The Commonwealth is calling!

BRITAIN could have a “truly exciting future” by quitting the EU and rebuilding trade links with the Commonwealth, a senior New Zealand politician has said.

Source: New Zealand says future will be ‘exciting’ if Britain votes for Brexit | World | News | Daily Express


“This is a question for the British people alone,” [Winston Peters, a former deputy prime minister, finance minister, and foreign minister of New Zealand] conceded. However, he went on, “Britain taking a bold and courageous step back to the Commonwealth, with a fresh approach, is something the Commonwealth would respond positively to. It would signal the dawn of a new age of Commonwealth economic advancement.”

EU referendum: Back of the queue? No, Britain’s Commonwealth friends and allies would welcome Brexit | City A.M.

The people of the United Kingdom have a big decision to make on 23 June.

Source: EU referendum: Back of the queue? No, Britain’s Commonwealth friends and allies would welcome Brexit | City A.M.

As an American, it is very much not my place to advise my British friends on what they should do or which decision they should make on the June 23rd referendum to stay in (“Remain”) or leave (“Brexit”) the European Union, a.k.a., the would-be “United States of Europe.” It is not my desire to repeat the foolishness of President Obama, sticking his nose where it does not belong and is not welcome. That said, I am and have always been 100% behind Brexit, and I would rejoice if the people of Great Britain decided to make that decision.

Europe is not the U.S.; its nation-states have been sovereign entities (or, sometimes, collections of smaller – but culturally and ethnically related – sovereign entities for centuries, even millennia, before the United States was even a gleam in its Founders’ eyes. While In sincerely hope and pray the countries of Europe can live and work together as brothers and sisters, and avoid the fratricidal wars that wracked them in the 20th and previous centuries, each deserves its own integrity, sovereignty, and destiny. Enforcing homogeneity upon them all benefits no one except the bureaucrats in Brussels, and a handful of multinational corporations.

Britain in particular, an island nation and once the centerpiece of a global Empire on which the sun never set, has always stood apart. Even today, much of her former Empire remains closely allied, as part of the Commonwealth of Nations (formerly British Commonwealth), comprising 53 nations including 16 Commonwealth Realms for whom Her Majesty The Queen is Head of State, and including 2.2 billion of the world’s 6-point-something billion inhabitants. And as this article points out, trade with her Commonwealth partners is hampered, not facilitated, by her membership in the EU.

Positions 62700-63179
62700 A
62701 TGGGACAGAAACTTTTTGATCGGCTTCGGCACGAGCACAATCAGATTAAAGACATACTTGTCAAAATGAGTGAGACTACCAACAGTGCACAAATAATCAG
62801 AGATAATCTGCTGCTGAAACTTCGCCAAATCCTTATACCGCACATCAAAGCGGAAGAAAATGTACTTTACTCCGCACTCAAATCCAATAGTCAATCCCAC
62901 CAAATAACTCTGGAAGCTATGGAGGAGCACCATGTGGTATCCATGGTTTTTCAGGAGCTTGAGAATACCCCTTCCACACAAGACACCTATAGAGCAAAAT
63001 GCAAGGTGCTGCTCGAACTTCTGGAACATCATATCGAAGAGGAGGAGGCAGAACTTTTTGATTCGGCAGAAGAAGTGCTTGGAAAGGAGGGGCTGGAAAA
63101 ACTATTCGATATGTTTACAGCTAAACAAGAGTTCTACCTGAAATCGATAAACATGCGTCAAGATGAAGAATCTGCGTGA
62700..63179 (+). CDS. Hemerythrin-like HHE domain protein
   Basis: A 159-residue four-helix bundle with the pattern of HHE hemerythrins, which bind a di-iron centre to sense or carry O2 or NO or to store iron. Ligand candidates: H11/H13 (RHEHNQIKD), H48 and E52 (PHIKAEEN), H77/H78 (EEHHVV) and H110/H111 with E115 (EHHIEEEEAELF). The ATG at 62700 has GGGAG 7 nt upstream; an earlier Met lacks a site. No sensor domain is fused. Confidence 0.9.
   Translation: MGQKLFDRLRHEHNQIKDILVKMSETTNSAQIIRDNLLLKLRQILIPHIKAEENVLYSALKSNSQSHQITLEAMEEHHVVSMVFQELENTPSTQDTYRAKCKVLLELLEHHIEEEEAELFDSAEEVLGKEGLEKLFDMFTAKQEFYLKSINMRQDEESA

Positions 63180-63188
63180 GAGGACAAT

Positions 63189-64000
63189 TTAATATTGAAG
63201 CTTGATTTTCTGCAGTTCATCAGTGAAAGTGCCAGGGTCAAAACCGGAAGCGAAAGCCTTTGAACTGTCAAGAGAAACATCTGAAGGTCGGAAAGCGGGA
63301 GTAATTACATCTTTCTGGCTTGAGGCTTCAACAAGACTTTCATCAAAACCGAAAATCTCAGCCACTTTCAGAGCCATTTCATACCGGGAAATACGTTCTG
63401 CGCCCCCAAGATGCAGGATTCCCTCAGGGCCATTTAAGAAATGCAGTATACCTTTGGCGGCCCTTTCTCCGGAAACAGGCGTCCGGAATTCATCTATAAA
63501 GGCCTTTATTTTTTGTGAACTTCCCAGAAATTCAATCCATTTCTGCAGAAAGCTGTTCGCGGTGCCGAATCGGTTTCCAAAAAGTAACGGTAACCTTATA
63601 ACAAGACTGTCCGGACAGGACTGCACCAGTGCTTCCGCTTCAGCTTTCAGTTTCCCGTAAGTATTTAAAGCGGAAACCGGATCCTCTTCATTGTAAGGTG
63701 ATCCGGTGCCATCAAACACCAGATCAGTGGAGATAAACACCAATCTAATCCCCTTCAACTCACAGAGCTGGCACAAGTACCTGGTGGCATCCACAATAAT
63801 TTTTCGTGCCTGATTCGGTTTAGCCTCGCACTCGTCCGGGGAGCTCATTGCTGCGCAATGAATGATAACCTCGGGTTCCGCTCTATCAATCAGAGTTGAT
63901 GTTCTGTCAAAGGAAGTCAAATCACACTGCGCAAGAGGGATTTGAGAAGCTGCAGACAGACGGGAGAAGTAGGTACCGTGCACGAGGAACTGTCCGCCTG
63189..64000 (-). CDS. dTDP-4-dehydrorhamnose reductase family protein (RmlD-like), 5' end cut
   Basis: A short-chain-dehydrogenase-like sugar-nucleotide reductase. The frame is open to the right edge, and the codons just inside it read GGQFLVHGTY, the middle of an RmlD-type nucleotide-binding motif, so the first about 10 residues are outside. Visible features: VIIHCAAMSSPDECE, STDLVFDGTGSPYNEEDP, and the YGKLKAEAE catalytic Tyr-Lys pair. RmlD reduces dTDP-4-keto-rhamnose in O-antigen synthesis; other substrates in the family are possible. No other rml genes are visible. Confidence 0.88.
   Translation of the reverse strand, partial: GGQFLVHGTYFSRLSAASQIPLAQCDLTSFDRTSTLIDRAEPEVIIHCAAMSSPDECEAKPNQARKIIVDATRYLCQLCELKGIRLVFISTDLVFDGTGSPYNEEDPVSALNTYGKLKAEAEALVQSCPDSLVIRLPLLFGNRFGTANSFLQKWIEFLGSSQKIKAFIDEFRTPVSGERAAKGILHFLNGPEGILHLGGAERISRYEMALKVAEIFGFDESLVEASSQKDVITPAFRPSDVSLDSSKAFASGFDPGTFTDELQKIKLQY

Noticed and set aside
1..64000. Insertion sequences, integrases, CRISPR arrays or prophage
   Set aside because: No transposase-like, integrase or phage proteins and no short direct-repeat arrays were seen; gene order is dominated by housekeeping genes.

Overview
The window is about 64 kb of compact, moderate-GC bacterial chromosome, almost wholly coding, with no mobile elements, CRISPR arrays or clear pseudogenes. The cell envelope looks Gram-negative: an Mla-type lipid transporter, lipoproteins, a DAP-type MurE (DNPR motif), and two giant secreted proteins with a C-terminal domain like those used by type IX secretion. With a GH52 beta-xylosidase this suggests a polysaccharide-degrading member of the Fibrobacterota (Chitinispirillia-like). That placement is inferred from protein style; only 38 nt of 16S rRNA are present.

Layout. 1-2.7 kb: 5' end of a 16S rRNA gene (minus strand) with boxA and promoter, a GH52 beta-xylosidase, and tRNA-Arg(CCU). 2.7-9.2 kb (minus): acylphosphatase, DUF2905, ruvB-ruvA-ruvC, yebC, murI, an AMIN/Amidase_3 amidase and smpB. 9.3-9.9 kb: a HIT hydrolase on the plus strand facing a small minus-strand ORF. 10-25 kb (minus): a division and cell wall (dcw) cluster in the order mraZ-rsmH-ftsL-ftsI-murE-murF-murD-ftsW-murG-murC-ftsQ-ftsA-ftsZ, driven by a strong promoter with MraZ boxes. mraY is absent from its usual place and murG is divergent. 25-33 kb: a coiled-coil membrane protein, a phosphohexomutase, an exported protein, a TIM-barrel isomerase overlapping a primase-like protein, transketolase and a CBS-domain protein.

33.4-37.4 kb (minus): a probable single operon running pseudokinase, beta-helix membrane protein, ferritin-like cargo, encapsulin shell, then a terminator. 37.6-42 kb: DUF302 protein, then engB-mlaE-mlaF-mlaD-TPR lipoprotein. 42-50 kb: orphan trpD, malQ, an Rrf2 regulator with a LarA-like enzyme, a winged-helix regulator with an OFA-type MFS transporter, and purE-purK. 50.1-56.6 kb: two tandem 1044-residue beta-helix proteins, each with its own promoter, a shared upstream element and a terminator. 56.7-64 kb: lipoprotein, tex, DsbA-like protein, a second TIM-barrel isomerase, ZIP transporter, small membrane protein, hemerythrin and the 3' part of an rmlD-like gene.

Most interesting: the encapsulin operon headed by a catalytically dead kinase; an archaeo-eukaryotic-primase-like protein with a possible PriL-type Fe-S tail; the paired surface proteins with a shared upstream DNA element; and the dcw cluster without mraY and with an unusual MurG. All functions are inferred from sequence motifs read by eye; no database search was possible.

As I say, it is not my place to tell Britain and her people what they should do, or even to make a recommendation. But to me, Brexit makes by far the greater sense, and I shall be very happy if Britain votes that way on the 23rd of June. “Rule, Britannia! Britannia rules the waves! Britons never, never, never shall be slaves.”

John Wesley on Common Prayer

“I believe there is no Liturgy in the world, either in ancient or modern language, which breathes more of a solid, scriptural, rational piety than the Common Prayer of the Church of England.”

~ John Wesley: founder of Methodism, and a Presbyter (Priest) in the Church of England

John Wesley

As someone who was born, baptized, and raised in the Methodist tradition of Christianity, with a grandfather – the Rev. Dr. Carl W. Reamer, pictured below – who was not only an ordained Methodist minister but the only member of our family thus far to earn a doctorate (Doctor of Theology, from Rutgers University), this quote means a lot to me!


I have always felt – and argued, with parents who were none too keen on the idea, initially – that my embrace of the classical Anglican tradition was not so much a “conversion” as it was a completion: a return to what John Wesley had envisioned all along! I like to think, and hope, that Granddad Reamer would have agreed.

On Whitsunday, or Pentecost: from the Archbishop of the United Episcopal Church

The Pentecost (Whitsunday) welcome message of Archbishop Peter Robinson, Presiding Bishop and Primate of the United Episcopal Church of North America. Includes an excellent short introduction to the meaning and significance of Whitsunday, as Pentecost is often known in the Anglican tradition.

Source: Welcome to the United Episcopal Church of North America

The great G.K. Chesterton on Tradition

“Tradition means giving votes to the most obscure of all classes, our ancestors. It is the democracy of the dead. Tradition refuses to submit to the small and arrogant oligarchy of those who merely happen to be walking about.”

~ G. K. Chesterton, Orthodoxy